The number of cases I entered in that tool is total count of cases for all ages for 2001.

Person-time is total population for all ages for 2001.

Based on results above Poisson approx. and Fisher's exact test give me original result by just providing these two numbers above.

I prefer to use Poison approx. as I found in statistician notes he used exact Poisson method.

I would greatly appreciate your help in how to get this result in SAS just for one year. I can run then for all years

 

Thank you!

FreelanceReinh
Jade | Level 19

Hi @nastya,

 

Thanks for sharing the link to openepi.com. This is interesting. Now it's easy to provide SAS code:

/* Create sample data
   (n=Number of cases, pt=person-time, ptu=person-time unit) */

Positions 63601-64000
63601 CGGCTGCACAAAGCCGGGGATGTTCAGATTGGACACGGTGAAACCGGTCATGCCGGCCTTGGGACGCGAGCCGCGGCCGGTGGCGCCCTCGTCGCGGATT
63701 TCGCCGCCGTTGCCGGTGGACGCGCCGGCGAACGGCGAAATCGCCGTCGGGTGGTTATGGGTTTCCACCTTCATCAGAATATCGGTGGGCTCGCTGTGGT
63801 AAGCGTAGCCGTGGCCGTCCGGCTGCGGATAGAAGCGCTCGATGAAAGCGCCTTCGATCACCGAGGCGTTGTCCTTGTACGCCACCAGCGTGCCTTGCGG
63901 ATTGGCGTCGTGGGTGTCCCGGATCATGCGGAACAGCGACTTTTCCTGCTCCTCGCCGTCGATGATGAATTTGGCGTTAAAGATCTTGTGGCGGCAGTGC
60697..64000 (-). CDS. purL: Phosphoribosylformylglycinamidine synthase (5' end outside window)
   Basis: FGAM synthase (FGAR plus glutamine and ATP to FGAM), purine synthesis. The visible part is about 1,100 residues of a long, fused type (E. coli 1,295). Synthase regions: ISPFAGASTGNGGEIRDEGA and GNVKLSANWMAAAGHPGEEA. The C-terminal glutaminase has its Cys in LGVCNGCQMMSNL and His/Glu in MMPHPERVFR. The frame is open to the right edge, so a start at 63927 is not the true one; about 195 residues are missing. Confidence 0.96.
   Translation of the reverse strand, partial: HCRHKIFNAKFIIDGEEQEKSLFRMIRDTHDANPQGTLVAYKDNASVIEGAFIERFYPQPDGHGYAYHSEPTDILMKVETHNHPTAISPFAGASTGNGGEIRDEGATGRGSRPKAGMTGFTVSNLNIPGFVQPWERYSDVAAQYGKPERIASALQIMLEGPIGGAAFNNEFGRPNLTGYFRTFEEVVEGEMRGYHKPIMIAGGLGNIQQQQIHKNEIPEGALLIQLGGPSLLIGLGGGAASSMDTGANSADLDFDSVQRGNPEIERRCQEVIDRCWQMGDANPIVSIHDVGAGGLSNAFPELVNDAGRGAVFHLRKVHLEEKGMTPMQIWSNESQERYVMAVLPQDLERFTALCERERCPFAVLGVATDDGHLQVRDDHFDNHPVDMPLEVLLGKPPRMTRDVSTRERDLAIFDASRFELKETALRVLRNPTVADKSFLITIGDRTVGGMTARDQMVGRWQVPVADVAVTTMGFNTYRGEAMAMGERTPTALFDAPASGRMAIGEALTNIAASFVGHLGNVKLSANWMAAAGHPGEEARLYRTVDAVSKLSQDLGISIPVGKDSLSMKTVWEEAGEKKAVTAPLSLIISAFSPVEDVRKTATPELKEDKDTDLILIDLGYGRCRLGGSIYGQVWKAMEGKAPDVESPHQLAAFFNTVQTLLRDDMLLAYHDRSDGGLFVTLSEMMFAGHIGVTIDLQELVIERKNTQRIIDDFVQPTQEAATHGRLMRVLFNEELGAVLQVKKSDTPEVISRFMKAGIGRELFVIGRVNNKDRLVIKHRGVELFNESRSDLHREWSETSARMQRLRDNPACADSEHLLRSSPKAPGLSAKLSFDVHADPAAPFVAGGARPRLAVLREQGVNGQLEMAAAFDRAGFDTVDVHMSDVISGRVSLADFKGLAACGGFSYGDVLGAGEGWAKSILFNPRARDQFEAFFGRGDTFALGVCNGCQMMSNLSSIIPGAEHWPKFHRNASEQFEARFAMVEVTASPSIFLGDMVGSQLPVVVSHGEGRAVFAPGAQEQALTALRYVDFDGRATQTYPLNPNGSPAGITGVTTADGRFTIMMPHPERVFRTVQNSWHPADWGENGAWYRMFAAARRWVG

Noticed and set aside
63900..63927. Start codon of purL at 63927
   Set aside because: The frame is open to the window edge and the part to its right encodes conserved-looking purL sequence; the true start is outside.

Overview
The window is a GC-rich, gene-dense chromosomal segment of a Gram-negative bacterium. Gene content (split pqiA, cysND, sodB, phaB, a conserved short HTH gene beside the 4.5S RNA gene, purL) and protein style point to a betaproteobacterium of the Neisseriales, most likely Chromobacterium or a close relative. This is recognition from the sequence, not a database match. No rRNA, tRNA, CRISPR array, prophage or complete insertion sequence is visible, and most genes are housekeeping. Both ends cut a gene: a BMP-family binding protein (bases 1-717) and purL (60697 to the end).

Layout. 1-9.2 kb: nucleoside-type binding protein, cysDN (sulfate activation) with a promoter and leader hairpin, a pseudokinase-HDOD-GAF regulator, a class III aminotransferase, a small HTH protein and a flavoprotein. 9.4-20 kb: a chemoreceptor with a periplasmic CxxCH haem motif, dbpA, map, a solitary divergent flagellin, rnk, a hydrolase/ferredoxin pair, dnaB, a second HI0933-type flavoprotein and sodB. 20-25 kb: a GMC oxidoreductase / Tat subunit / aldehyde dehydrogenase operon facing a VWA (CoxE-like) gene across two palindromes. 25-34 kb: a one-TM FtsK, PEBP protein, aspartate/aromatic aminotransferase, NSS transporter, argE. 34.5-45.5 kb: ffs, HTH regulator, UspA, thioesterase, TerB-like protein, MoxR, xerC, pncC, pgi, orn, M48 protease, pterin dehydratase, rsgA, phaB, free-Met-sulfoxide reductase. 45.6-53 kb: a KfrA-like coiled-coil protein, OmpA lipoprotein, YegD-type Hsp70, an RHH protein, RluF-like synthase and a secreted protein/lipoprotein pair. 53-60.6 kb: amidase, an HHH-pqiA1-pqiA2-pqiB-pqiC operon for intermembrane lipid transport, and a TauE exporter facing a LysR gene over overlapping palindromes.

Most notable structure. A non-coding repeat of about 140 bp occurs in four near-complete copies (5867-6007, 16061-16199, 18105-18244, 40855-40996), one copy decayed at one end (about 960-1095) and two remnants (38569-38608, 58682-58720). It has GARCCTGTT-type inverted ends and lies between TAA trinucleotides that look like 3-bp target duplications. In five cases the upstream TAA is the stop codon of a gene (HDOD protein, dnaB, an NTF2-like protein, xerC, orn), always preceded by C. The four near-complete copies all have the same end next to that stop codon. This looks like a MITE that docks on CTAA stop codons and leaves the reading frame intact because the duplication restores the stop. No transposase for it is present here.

data have;
input n pt ptu;
cards;
   5       25     10
4060 76513290 100000
;

/* Compute crude rate with two confidence intervals:
   exact Poisson CI and Byar's approximation */

%let alpha=0.05;

data want;
set have;
rate=n/pt*ptu;
lcl_exact=cinv(&alpha/2,2*n)/2/pt*ptu;
ucl_exact=cinv(1-&alpha/2,2*(n+1))/2/pt*ptu;
lcl_Byar=max(n*(1-1/(9*n)-probit(1-&alpha/2)/3*sqrt(1/n))**3/pt*ptu,0);
ucl_Byar=(n+1)*(1-1/(9*(n+1))+probit(1-&alpha/2)/3*sqrt(1/(n+1)))**3/pt*ptu;
run;

proc print data=want;
run;

Result:

                                           lcl_       ucl_
   n          pt       ptu      rate      exact      exact     lcl_Byar    ucl_Byar